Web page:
Depression, War, & Cold War | 1930-1953

During the tumultuous years of the Depression, World War II, and the early Cold War, the University went through a roller-coaster ride of change: fluctuating enrollments and appropriations, liberal and conservative administrations.

The period began with President Harry Woodburn Chase offering a “new deal” to U of I students and faculty and ended with the untimely ouster of George Dinsmore Stoddard, another psychologist and another liberal. Stoddard had made strides toward awakening “the sleeping giant” that was the University of Illinois. It would be left to his successors to complete this task.

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Arriving in 1930, President Harry Chase relaxed rigid student regulations and put faculty in charge of discipline. Unfortunately, the Depression almost immediately sank enrollment 12%, leading to large staff and salary cuts. Chase left in 1933. Successors Arthur Daniels and Arthur Willard also struggled with the Depression, but Willard secured federal funds to build multiple campus buildings including the Illini Union and Gregory Hall.

George Stoddard replaced Willard in 1946 and immediately began hiring top academics as faculty and administrators. The GI Bill swelled enrollment to nearly 20,000, necessitating new housing and two new university branches. Unfortunately, McCarthyism and local political spite led in 1953 to his ouster by the Board of Trustees in a midnight coup.

“Freedom from interferences with academic affairs is necessary to the maintenance of that spirit of critical inquiry which is essential in a great teaching and research institution.”


“By the turn of the twentieth century, it was clear that the University of Illinois would be an engine of innovation, a place where faculty, students, and campus leaders would stimulate and nurture new ideas that could change the world.”

By 1930, too much red tape caused the University to fall behind its peers. New President Harry Chase (1930-33) gave faculty more independence, but his two successors (Arthur Daniels, Arthur Willard) largely maintained the status quo. In 1946, George Stoddard, a former New York education commissioner, was hired to change that trajectory. He created seven new institutes and curricula, and supported creation of public WILL-TV. Newly invigorated faculty created the fastest betatron machine, the ILLIAC-1 computer, and grew the Library to over 2 million books.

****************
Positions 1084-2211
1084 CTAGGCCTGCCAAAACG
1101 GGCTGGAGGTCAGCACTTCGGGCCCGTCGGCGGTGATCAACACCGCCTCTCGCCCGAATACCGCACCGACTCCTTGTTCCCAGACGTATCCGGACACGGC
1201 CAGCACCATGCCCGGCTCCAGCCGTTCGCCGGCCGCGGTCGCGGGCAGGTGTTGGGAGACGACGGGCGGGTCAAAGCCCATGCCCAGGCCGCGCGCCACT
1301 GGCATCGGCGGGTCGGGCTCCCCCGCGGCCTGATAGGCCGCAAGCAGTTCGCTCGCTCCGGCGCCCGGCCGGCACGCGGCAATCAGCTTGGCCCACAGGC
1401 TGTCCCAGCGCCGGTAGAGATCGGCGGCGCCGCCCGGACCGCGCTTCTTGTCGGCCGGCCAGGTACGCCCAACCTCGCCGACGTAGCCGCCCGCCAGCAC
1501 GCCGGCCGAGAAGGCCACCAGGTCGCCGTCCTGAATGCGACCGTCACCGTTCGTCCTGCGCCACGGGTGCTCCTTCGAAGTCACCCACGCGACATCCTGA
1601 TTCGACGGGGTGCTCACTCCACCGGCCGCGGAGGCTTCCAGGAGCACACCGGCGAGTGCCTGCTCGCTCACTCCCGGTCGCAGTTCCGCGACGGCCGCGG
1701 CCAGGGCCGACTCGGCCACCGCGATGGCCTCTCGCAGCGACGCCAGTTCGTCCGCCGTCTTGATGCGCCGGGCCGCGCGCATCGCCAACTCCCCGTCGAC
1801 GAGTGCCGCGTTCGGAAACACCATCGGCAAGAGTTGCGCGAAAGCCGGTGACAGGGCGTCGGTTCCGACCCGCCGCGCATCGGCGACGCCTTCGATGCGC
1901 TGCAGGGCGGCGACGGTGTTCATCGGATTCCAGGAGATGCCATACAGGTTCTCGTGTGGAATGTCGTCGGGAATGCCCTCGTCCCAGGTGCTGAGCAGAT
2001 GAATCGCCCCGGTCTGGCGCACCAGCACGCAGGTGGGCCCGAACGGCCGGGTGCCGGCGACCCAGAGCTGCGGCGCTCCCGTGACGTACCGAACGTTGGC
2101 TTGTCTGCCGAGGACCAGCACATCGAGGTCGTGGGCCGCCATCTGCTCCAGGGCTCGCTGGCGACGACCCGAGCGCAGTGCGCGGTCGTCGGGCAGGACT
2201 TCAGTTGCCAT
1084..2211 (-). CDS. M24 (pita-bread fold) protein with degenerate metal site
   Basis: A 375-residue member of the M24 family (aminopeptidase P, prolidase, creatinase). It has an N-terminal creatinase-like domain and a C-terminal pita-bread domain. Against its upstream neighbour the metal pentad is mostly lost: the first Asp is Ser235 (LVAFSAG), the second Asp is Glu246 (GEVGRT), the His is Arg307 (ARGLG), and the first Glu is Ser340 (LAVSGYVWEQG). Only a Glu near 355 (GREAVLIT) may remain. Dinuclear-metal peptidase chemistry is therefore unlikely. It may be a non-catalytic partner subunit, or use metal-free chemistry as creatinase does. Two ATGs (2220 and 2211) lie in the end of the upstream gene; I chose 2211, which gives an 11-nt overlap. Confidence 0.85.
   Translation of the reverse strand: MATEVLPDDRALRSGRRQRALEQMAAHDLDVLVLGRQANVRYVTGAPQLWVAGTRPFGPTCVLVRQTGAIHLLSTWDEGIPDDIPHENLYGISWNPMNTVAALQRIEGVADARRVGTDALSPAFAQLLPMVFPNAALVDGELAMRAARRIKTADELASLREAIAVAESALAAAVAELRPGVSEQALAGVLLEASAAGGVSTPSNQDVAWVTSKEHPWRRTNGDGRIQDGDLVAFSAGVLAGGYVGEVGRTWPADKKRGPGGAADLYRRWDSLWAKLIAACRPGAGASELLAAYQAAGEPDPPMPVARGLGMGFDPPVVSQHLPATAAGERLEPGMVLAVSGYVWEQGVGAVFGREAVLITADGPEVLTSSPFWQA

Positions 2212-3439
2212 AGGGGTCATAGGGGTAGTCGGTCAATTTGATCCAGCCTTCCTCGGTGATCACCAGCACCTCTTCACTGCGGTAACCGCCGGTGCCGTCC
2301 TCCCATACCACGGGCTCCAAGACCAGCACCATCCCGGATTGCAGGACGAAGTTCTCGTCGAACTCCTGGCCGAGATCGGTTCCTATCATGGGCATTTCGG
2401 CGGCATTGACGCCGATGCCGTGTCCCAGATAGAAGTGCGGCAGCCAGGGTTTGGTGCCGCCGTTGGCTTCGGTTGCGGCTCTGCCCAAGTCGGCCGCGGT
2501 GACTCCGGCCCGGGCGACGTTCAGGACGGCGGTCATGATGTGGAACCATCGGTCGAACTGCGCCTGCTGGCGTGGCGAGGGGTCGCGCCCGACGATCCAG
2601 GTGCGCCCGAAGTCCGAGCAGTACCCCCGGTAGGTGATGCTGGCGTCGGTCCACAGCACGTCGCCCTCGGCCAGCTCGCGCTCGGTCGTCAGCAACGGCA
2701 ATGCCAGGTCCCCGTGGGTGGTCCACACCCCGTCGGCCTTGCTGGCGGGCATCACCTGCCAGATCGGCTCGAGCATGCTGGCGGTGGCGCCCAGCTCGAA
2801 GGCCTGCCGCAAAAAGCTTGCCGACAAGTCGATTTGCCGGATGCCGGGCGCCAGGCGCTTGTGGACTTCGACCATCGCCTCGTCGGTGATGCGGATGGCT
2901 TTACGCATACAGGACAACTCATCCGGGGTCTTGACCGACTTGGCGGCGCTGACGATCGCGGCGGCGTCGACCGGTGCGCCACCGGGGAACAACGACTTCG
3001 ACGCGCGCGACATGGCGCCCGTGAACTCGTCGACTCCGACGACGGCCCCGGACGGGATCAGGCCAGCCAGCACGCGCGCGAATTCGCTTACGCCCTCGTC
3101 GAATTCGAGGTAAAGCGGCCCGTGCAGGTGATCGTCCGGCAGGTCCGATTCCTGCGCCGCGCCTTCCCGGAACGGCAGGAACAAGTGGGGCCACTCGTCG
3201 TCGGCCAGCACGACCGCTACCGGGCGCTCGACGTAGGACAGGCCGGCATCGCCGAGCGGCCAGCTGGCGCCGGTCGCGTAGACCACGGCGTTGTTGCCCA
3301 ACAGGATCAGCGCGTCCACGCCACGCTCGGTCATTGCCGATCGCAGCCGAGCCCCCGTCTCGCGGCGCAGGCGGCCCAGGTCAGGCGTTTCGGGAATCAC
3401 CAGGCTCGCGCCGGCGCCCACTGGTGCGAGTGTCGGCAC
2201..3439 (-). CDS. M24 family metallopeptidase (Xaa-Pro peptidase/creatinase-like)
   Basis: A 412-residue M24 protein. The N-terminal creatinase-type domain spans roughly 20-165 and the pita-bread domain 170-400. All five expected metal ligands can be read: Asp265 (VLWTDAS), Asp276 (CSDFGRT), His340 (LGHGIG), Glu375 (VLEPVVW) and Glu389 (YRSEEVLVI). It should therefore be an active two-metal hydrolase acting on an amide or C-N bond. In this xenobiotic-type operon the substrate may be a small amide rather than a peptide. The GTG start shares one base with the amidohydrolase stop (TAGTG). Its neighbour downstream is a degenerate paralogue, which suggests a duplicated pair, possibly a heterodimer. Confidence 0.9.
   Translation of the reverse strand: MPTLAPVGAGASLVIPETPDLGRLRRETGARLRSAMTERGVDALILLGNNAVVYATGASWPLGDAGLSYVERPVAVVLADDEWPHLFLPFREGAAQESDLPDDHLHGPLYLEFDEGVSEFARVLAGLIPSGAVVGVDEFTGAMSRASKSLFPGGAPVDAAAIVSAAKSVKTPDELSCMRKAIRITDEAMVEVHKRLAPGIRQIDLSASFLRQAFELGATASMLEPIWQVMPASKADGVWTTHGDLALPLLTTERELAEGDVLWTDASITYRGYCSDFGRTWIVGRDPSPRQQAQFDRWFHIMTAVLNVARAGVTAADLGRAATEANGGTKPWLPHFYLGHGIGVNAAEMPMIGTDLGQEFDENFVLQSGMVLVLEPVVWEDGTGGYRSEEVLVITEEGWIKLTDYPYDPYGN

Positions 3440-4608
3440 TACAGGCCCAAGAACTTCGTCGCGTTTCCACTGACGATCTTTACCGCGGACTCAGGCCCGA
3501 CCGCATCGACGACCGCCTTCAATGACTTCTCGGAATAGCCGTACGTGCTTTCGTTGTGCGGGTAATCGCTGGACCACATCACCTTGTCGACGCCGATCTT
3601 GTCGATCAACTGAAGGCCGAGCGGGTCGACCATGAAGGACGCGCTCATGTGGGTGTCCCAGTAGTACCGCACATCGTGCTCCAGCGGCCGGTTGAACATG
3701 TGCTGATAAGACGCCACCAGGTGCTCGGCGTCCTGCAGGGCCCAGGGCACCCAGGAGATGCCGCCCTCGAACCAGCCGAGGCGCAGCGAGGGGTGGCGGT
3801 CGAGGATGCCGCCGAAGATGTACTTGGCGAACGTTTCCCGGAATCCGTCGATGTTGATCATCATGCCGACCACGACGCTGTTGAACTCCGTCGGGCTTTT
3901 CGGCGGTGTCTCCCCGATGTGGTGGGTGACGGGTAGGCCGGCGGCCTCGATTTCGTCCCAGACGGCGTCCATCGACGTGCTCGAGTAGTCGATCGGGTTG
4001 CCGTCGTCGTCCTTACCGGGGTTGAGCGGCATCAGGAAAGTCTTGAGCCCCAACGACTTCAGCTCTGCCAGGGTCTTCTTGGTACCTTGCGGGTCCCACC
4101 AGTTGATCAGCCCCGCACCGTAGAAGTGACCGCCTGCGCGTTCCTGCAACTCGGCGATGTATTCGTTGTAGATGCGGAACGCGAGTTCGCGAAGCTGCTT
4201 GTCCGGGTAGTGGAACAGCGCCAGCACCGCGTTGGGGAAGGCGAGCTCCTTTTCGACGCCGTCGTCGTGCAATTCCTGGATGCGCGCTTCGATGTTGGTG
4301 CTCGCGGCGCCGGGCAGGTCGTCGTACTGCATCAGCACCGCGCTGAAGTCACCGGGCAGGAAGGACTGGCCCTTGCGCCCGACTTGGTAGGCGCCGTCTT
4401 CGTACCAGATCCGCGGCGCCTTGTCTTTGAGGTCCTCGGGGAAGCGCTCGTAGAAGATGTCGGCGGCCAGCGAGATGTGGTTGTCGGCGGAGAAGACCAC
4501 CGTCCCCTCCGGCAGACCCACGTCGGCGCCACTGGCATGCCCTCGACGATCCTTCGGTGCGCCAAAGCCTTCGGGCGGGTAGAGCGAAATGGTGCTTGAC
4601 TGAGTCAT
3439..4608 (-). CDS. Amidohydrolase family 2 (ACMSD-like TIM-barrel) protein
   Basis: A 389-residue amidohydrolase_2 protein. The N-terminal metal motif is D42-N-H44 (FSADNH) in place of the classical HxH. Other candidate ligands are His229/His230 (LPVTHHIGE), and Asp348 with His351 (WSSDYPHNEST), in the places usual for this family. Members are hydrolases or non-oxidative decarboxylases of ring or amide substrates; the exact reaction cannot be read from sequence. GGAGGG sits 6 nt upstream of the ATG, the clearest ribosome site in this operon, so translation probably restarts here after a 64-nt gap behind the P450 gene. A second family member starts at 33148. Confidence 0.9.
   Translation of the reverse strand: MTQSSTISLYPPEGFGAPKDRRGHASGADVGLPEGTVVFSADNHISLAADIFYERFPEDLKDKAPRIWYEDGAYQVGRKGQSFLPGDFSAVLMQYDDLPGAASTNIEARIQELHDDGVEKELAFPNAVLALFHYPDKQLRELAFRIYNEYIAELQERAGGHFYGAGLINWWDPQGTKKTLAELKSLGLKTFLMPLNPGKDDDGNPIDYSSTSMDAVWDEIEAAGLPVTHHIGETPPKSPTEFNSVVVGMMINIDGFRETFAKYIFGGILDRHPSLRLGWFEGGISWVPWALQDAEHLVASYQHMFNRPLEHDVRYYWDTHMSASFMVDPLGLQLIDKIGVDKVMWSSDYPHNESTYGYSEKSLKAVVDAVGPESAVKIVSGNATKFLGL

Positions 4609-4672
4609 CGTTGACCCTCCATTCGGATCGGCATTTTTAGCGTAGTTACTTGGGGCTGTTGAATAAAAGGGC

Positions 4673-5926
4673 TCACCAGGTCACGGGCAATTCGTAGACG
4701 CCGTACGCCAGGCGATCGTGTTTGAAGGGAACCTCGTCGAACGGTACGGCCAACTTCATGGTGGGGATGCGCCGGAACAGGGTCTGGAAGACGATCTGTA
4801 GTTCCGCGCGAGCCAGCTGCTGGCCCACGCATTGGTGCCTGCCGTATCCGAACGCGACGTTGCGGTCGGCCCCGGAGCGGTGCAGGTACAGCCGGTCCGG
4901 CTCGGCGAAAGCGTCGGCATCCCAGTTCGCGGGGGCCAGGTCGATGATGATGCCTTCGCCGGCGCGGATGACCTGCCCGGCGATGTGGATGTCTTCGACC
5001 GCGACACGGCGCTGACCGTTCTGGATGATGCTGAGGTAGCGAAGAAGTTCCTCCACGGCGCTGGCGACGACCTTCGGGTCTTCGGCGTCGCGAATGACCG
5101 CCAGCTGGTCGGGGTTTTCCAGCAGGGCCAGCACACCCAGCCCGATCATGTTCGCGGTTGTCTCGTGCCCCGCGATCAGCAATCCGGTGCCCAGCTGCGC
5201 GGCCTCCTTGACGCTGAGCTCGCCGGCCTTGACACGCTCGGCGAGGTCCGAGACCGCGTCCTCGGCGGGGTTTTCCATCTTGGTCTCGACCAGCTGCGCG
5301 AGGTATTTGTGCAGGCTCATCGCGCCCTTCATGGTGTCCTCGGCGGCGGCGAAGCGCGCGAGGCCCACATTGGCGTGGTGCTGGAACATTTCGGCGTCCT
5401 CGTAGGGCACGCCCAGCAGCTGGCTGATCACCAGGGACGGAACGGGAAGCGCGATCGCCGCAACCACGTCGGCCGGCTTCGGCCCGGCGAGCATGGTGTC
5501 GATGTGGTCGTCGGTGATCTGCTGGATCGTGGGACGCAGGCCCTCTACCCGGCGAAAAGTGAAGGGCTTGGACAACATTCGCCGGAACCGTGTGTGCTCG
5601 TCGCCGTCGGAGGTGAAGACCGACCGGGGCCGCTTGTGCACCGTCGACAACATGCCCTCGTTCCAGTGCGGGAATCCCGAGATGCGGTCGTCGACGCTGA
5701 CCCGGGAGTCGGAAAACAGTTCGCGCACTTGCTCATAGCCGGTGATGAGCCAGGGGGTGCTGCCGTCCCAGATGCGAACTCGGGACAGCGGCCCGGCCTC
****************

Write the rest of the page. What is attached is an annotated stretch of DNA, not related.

McCarthyism, however, created problems, particularly against Keynsian economist Howard Bowen, dean of the commerce college. Despite Stoddard’s support, he was forced to resign. Politics eventually claimed Stoddard himself.

Campus Architecture & Planning

  • Funds for new construction dwindled to merely $50,000 during the early 1930s until, in 1937, a ceiling collapsed in University Hall. Gov. Horner, a foe of construction, then released funds to help build its replacement, Gregory Hall.

    University Hall’s demise opened space for the new Illini Union, financed through the New Deal and a loan. Construction of the Natural Resources Building and Men’s Residence Hall soon followed, plus additions to the Library and McKinley Hospital.

    After a moratorium during the war, building began again in the late 1940s. Aside from the “carboard villages” erected for returning GIs, new buildings included Lincoln Avenue Residence Hall, and the Veterinary Medicine, Electrical Engineering, Chemical Engineering, and Mechanical Engineering buildings.

  • Footage of Campus from the Louis and Ruth Wright Papers